Sources on German Colonial History online

Frankfurt University Library digitized some of the books and journals originally collected by the German Colonial Society (Deutsche Kolonialgesellschaft). The journals Deutsche Kolonialzeitung, Amtlicher Anzeiger für Deutsch-Ostafrika, Amtsblatt für das Schutzgebiet Deutsch-Südwestafrika, Amtsblatt für das Schutzgebiet Kamerun, Amtsblatt für das Schutzgebiet Togo and several books including even a colonial cook-book are available online.

Administration & everyday life in German colonies

DKZAt the beginning of 2016 we could acquire digital black-and-white copies of

some official gazettes, like

and some more important historical sources like

German colonialism in books and images

SchwabeTogoSf17-44-afterpage24Additionally, some deluxe editions containing several images also in colour have been digitized:

Some older accounts are documents of the pre-colonial and general history of colonialism:

  • Caput bonae spei hodiernum : das ist: vollständige Beschreibung des Afrikanischen Vorgebürges der Guten Hofnung von Peter Kolben (1719)
  • 3. Afrika, Die Länder und Völker der Erde oder vollständige Beschreibung aller fünf Erdtheile und deren Bewohner von Johann Andreas Christian Löhr, Leipzig (3rd edition 1819)

    Die Länder und Völker der Erde oder vollständige Beschreibung aller fünf Erdtheile und deren Bewohner, Teil 3. Afrika / Johann Andreas Christian Löhr, 3., nach dem jetztigen politischen Stand der Dinge neu umgearb. Aufl., Leipzig : Fleischer, 1819, before page 269

    Die Länder und Völker der Erde oder vollständige Beschreibung aller fünf Erdtheile und deren Bewohner, Teil 3. Afrika / Johann Andreas Christian Löhr, 3., nach dem jetztigen politischen Stand der Dinge neu umgearb. Aufl., Leipzig : Fleischer, 1819, before page 269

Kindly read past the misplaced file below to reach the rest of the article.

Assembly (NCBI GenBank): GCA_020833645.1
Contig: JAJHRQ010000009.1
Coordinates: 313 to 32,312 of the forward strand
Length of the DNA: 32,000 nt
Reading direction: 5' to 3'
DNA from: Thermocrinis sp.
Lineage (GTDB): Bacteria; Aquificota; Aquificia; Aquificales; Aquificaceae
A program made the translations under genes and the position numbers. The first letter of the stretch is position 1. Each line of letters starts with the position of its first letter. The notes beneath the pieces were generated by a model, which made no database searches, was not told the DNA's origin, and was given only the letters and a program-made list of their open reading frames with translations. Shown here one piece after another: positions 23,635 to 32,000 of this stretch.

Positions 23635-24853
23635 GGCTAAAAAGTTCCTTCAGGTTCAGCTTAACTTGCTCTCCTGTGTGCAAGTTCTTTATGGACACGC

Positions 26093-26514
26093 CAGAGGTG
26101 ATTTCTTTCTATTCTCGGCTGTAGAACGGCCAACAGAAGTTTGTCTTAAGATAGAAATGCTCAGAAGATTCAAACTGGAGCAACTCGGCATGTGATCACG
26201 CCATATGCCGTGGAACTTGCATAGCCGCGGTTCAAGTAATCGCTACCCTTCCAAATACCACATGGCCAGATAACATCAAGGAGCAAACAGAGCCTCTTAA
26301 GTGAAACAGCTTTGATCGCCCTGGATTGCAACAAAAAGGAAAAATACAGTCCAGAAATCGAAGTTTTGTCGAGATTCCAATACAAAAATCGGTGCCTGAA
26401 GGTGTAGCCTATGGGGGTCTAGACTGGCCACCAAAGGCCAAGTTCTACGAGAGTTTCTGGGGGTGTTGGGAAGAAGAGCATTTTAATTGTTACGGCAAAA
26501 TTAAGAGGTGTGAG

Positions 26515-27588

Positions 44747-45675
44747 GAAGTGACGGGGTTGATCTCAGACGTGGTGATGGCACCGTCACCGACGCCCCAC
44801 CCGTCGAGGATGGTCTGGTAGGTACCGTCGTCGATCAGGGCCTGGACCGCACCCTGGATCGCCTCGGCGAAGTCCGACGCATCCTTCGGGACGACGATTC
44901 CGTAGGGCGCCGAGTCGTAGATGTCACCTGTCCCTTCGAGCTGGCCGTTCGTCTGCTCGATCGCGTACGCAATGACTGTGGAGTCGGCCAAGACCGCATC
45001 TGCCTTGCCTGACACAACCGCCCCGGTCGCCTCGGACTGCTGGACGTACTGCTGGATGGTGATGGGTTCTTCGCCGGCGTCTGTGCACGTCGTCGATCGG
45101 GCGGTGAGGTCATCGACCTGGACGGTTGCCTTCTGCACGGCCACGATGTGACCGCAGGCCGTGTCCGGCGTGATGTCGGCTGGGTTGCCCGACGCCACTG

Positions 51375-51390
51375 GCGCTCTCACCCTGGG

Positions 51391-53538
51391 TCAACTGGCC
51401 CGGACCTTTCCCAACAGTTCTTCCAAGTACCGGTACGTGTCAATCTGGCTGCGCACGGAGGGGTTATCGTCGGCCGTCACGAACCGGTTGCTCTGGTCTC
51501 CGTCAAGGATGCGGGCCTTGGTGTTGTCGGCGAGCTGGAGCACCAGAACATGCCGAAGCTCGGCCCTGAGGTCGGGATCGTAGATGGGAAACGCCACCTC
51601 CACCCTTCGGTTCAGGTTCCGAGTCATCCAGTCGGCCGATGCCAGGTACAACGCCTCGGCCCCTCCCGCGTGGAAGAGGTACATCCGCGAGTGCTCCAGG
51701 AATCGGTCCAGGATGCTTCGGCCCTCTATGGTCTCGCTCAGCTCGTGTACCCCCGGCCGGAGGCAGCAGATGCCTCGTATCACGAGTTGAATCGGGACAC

Some of the works inter-relate with the Colonial Picture Archive:

  • WohltmannSq17-99-page14120 Kultur- und Vegetations-Bilder aus unseren deutschen Kolonien von Ferdinand Wohltmann (1904) shows images also available in the image archive. The caption below the pictures in the book offer much more detailed information than the meta-data in the Colonial Picture Archive, e.g. the image on page 14 shows the “Theobroma Cacao Linné” and explain details of cacao farming: “Man pflanzt ihn in Kamerun im Verband von 5×5 oder 5×4 oder 4×4 Meter und hat demnach 400 bezw. 500 bezw. 625 Bäumchen auf 1 Hektar.”

Further individual works were digitized in lower quality during the course of the preparation for interlibrary loans. Finally, the Deutsches Kolonial-Lexikon by Heinrich Schnee (1920) has been completely digitized. This invaluable contemporary source – published in 1914 and 1920 respectively by the Governor of German East Africa – is full-text searchable and the index words are linked by hypertext (click on “Deutsches Kolonial-Lexikon 1920” at the website of picture archive).

The Special Collection

During the second half of the 19th century numerous societies arose that concerned themselves with caring for German emigrants, and spreading of colonial ideas. The colonial library consists of the libraries of several colonial societies. The most important was the “German Colonial Society” (Deutsche Kolonialgesellschaft, DKG) founded in 1887. For their propaganda activities its members collected not only books (ca. 18,000) and journals, but also more than 50,000 photographs (mainly lantern slides), which were used to illustrate their publicity lectures in Germany. The Colonial Picture Archive is already online since 2004, and includes also the collection of photographs, photo albums and postcards owned by the Sam Cohen Library, Swakopmund, Namibia.

The special collection “Colonial Library” with the signatures S 17, Sq 17, and Sf 17, stemming mainly from the library of the German Colonial Society and the Imperial Colonial Office, is completely listed in the Online Catalogue and can be searched by means of the original subject classification. In addition, the catalogue of the Colonial Library is available online as a PDF file: Volume 1 contains the alphabetical division and Volume 2 the division according to the arrangement of the catalogue of the German Colonial Society library.

The books in the collection suffer a lot of acid deterioration (see an example). Therefore usage of the books is restricted to the special reading room.

Please note: Due to German copyright restrictions and other contractual obligations some of the digitized works can only be accessed at the premises of Frankfurt University library.

50 years DFG-funded Special Collection “Africa South of the Sahara” (1964-2014) at Frankfurt University Library